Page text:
One of the biggest questions of both Japanese and international animation fans regards the future of Studio Ghibli, after Hayao Miyazaki actually retire. This co-production, which features the combined talent of Japanese and French animators, shows one of the paths the Studio could follow in the future, although “The Red Turtle” differs much than the style established by Miyazaki.

A man shipwrecks on a tropical island, inhabited only by turtles, crabs, and birds. As soon as he explores it and “settles in,” he decides to build a raft in order to escape. However, as soon as he distances himself from the beach, he has his raft hit to the point of destruction by an unidentified force. He does not give up, building rafts again and again, and eventually discovers that what obstructs him from leaving is a huge red turtle. Frustrated to the point of rage, he unleashesd his anger on the creature as soon as he finds it on solid ground, hitting it in the head with a piece of wood and turning it upside down, leaving it to die. However, after sometime, to his surprise, he witnesses the turtle transforming into an actual, red-haired woman. Filled with remorse, he starts to take care of her, and soon the two of them form a relationship, that even results to a child.

Dudok de Wit strayed away quite far from the usual style of Studio Ghibli, both in style and aesthetics. In that fashion, the film is almost completely void of dialogue, and features very little sound, while it is permeated by a distinct minimalism that extends to both the drawing and the animation, as it filled with a plethora of stills, in contrast to the perpetual motion witnessed in Miyazaki’s works. This however, does not mean that it lacks in artistry, to the contrary, the quality of the images is of the highest level, with a number of them easily passing as actual paintings, while the motion, of both living creatures and the environment, flows in a fashion that combines realism with beauty. This trait finds its apogee in the movement of the sea, and particularly the destructive waves, with the sequences featuring them being the most impressive in the production.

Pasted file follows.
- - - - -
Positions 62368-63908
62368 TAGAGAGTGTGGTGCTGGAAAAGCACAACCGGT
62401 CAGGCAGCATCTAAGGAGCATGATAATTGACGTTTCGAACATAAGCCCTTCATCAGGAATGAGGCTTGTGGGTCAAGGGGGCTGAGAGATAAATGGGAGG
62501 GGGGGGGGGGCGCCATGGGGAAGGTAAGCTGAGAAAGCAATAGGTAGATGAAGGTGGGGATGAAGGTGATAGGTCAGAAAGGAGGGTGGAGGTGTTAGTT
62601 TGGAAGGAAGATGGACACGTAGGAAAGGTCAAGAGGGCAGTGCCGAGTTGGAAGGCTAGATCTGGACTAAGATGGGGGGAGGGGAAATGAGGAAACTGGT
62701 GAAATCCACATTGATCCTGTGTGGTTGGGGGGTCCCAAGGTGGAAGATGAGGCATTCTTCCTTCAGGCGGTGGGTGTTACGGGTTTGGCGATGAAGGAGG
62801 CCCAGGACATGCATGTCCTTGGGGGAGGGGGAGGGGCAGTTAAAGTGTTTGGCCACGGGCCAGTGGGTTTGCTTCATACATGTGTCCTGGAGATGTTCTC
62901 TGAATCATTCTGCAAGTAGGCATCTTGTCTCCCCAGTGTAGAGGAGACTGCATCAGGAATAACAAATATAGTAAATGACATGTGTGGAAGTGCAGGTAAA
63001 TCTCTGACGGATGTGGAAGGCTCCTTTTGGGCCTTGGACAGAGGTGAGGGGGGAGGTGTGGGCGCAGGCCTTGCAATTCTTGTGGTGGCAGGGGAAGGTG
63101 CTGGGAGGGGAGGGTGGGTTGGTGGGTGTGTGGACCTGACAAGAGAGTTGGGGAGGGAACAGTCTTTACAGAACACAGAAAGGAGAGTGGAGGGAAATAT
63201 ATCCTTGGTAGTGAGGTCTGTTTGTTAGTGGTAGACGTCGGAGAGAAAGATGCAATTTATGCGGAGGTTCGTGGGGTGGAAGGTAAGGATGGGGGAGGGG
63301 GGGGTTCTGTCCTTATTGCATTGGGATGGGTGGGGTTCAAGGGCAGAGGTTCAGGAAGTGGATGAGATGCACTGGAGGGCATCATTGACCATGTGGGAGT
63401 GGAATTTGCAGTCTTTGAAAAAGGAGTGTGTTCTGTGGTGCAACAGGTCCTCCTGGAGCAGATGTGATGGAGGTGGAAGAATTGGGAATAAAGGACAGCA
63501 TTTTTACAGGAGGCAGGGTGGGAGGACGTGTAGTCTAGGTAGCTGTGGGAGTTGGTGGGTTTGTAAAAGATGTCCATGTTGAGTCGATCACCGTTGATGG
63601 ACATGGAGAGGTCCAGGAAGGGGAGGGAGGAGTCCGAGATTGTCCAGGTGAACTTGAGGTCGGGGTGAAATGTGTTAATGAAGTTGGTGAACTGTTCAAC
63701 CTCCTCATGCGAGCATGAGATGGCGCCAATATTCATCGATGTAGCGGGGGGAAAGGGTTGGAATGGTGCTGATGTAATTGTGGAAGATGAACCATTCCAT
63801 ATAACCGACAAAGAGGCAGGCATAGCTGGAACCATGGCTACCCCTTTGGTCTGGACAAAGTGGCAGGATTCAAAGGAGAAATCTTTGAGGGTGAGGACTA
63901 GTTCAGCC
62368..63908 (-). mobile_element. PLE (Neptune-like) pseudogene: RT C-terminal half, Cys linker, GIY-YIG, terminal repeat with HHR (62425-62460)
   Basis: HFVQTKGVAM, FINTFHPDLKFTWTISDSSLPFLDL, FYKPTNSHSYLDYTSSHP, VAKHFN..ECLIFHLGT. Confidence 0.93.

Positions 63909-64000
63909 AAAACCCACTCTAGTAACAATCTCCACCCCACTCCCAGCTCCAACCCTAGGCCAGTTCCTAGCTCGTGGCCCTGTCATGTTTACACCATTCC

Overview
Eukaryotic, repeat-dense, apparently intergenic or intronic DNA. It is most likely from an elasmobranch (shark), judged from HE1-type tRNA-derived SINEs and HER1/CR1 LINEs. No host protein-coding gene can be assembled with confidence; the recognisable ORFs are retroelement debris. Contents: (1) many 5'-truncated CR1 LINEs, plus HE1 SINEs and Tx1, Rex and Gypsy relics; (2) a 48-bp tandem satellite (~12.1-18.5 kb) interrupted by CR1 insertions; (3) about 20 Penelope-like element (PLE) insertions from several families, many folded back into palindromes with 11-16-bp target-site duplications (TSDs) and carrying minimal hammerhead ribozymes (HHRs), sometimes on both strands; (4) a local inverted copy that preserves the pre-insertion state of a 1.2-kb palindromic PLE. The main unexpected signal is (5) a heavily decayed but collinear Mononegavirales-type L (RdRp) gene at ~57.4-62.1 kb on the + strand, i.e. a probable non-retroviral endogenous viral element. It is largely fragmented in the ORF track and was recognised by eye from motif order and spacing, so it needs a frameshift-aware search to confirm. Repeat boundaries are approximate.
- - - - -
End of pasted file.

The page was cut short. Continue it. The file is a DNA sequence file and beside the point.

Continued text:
Furthermore, Dudok de Wit uses the setting of the deserted island as a metaphor for the various stages of a man’s life. A man is alone, meets a woman, they fall in love, have children, share the happy and the sad moments together, then the children eventually leave, leaving the two of them alone, until one of them dies. Add to the aforementioned, a permeating naturalism that highlights the nature’s beauties, but also its blights, some minor humor presented mainly by the adorable crabs, and you have the backbone of a film that combines meaningfulness with artistry, through an art-house setting.

Evidently, “The Red Turtle” has little to do with the productions that made Studio Ghibli famous. However, if one was to alter his expectations on that aspect, he will discover a great animation and a very rewarding film, which could provide a worthy alternative for the future of the company.

“The Red Turtle” will be available on Digital Download on 18 September and on DVD and Double Play (Blu-ray and DVD) from 25 September. Pre-order now: 

My name is Panos Kotzathanasis and I am Greek. Being a fan of Asian cinema and especially of Chinese kung fu and Japanese samurai movies since I was a little kid, I cultivated that love during my adolescence, to extend to the whole of SE Asia. Starting from my own blog in Greek, I then moved on to write for some of the major publications in Greece, and in a number of websites dealing with (Asian) cinema, such as Taste of Cinema, Hancinema, EasternKicks, Chinese Policy Institute, and of course, Asian Movie Pulse. in which I still continue to contribute. In the beginning of 2017, I launched my own website, Asian Film Vault, which I merged in 2018 with Asian Movie Pulse, creating the most complete website about the Asian movie industry, as it deals with the almost every country from East and South Asia, and definitely all genres. You can follow me on Facebook and Twitter.